The Midlands city liked to support local manufacturers when placing most orders for its municipal bus fleet over the 60 years of its separate existence, with Daimler and Maudslay both being favoured

Although administratively in the West Midlands, Coventry is a place apart from Birmingham and the Black Country, happier describing itself as a city simply in the Midlands. It is just 14miles south of the true central point in England, the village of Fenny Drayton between Birmingham and Leicester. 

Its corporation buses, which served the city from 1914 until they were absorbed into the enlarged West Midlands PTE in 1974, had a distinct character of their own, a livery of maroon and cream unlike the blue or green of the four municipal undertakings incorporated into the PTE at its formation in 1969.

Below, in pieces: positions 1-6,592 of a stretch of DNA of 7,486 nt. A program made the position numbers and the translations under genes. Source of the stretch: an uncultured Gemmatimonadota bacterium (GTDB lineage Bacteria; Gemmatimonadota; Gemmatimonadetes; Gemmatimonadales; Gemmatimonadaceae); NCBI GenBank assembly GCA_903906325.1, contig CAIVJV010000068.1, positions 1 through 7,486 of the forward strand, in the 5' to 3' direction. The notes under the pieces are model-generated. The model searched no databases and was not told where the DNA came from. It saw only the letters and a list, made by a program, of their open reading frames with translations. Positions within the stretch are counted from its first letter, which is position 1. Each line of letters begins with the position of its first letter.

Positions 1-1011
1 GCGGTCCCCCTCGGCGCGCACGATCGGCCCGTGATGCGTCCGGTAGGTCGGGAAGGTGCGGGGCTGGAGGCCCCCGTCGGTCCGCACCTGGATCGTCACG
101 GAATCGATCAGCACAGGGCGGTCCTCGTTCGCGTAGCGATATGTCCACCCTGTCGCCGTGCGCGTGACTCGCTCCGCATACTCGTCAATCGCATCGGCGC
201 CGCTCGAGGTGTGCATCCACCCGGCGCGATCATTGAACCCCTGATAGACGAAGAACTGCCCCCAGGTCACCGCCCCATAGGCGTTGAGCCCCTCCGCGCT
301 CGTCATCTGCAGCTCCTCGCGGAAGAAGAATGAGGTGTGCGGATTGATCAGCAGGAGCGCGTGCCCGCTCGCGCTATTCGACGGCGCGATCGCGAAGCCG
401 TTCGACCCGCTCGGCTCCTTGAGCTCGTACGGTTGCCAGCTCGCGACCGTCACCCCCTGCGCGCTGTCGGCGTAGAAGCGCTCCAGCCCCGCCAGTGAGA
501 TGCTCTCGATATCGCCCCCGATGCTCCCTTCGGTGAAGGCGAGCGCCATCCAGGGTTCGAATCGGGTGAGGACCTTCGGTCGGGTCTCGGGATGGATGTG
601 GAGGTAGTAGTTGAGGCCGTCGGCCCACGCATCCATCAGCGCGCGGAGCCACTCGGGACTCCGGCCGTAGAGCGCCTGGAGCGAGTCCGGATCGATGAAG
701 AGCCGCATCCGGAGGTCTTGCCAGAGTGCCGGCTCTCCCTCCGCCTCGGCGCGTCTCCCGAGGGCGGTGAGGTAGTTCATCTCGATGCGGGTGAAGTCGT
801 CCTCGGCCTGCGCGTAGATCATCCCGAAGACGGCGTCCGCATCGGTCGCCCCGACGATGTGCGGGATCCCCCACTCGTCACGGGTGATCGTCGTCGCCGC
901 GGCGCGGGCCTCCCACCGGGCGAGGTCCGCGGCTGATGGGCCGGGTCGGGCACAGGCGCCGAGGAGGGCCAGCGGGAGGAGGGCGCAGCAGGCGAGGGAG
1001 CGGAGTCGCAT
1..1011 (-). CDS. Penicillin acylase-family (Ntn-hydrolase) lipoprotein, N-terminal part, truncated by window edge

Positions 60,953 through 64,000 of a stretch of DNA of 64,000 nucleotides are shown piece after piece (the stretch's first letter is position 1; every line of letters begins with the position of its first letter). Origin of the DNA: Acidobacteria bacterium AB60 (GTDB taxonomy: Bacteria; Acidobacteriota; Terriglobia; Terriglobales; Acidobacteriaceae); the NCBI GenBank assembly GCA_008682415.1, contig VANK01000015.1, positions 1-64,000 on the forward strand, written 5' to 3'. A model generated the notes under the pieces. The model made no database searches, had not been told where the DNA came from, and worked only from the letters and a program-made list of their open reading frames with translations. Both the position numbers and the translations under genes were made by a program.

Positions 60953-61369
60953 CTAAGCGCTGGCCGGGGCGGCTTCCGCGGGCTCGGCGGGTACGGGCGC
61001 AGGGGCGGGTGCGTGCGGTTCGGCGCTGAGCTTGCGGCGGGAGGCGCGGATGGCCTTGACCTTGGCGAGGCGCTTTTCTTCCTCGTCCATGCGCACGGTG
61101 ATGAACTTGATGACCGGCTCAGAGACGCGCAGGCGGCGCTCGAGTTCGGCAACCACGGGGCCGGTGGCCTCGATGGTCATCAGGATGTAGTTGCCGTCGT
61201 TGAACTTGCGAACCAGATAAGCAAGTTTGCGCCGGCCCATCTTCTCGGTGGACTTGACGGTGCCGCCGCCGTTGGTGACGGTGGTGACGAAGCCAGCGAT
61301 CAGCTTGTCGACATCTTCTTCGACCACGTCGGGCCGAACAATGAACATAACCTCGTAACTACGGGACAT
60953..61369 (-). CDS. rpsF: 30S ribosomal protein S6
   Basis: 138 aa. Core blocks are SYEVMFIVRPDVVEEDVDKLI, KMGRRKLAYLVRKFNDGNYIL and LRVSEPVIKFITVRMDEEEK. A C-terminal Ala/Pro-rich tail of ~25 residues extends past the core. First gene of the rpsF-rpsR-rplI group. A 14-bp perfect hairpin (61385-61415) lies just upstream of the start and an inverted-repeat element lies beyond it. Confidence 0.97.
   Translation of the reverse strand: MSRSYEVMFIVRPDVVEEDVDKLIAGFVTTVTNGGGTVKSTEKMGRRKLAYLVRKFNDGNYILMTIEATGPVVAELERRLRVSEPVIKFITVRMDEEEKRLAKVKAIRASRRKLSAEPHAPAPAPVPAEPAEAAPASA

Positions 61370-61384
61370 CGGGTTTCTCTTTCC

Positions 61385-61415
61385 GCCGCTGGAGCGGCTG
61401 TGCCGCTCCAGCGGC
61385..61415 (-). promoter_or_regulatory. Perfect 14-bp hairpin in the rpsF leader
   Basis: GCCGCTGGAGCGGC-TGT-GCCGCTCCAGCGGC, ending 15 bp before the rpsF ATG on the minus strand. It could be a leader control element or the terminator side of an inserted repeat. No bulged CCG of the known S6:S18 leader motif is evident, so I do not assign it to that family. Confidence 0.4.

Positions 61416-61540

Most were built by local manufacturers, helping maintain a thriving economy and providing civic endorsement of their products. In a rare break with this practice, Coventry Corporation Transport caused an almighty row when it ordered its first rear-engined double-deckers in 1963, 22 Leyland Atlanteans from Lancashire rather than locally built Daimler Fleetlines. Never mind that they were cheaper and had gearboxes manufactured in Coventry. All subsequent orders were for the Fleetline. 

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